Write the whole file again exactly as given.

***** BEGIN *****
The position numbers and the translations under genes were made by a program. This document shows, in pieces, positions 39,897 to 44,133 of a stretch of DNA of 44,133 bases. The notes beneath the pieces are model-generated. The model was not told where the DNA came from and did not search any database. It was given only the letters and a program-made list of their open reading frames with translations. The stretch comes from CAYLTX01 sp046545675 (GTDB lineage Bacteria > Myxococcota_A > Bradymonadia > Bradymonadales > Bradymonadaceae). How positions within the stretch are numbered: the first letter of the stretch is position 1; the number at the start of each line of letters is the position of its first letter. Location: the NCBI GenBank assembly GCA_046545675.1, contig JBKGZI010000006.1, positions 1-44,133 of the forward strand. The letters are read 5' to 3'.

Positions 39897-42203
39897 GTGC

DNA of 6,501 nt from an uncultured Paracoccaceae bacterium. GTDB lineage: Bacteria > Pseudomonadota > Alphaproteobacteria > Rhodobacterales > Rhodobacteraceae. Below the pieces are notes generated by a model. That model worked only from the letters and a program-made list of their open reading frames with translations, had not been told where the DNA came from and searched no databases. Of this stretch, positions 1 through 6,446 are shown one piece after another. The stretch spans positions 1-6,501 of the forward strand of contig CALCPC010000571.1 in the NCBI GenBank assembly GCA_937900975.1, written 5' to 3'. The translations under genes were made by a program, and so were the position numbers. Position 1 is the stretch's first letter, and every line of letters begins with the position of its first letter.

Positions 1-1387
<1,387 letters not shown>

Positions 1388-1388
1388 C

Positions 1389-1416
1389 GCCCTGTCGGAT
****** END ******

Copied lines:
The position numbers and the translations under genes were made by a program. This document shows, in pieces, positions 39,897 to 44,133 of a stretch of DNA of 44,133 bases. The notes beneath the pieces are model-generated. The model was not told where the DNA came from and did not search any database. It was given only the letters and a program-made list of their open reading frames with translations. The stretch comes from CAYLTX01 sp046545675 (GTDB lineage Bacteria > Myxococcota_A > Bradymonadia > Bradymonadales > Bradymonadaceae). How positions within the stretch are numbered: the first letter of the stretch is position 1; the number at the start of each line of letters is the position of its first letter. Location: the NCBI GenBank assembly GCA_046545675.1, contig JBKGZI010000006.1, positions 1-44,133 of the forward strand. The letters are read 5' to 3'.

Positions 39897-42203
39897 GTGC

DNA of 6,501 nt from an uncultured Paracoccaceae bacterium. GTDB lineage: Bacteria > Pseudomonadota > Alphaproteobacteria > Rhodobacterales > Rhodobacteraceae. Below the pieces are notes generated by a model. That model worked only from the letters and a program-made list of their open reading frames with translations, had not been told where the DNA came from and searched no databases. Of this stretch, positions 1 through 6,446 are shown one piece after another. The stretch spans positions 1-6,501 of the forward strand of contig CALCPC010000571.1 in the NCBI GenBank assembly GCA_937900975.1, written 5' to 3'. The translations under genes were made by a program, and so were the position numbers. Position 1 is the stretch's first letter, and every line of letters begins with the position of its first letter.

Positions 1-1387
<1,387 letters not shown>

Positions 1388-1388
1388 C

Positions 1389-1416
1389 GCCCTGTCGGAT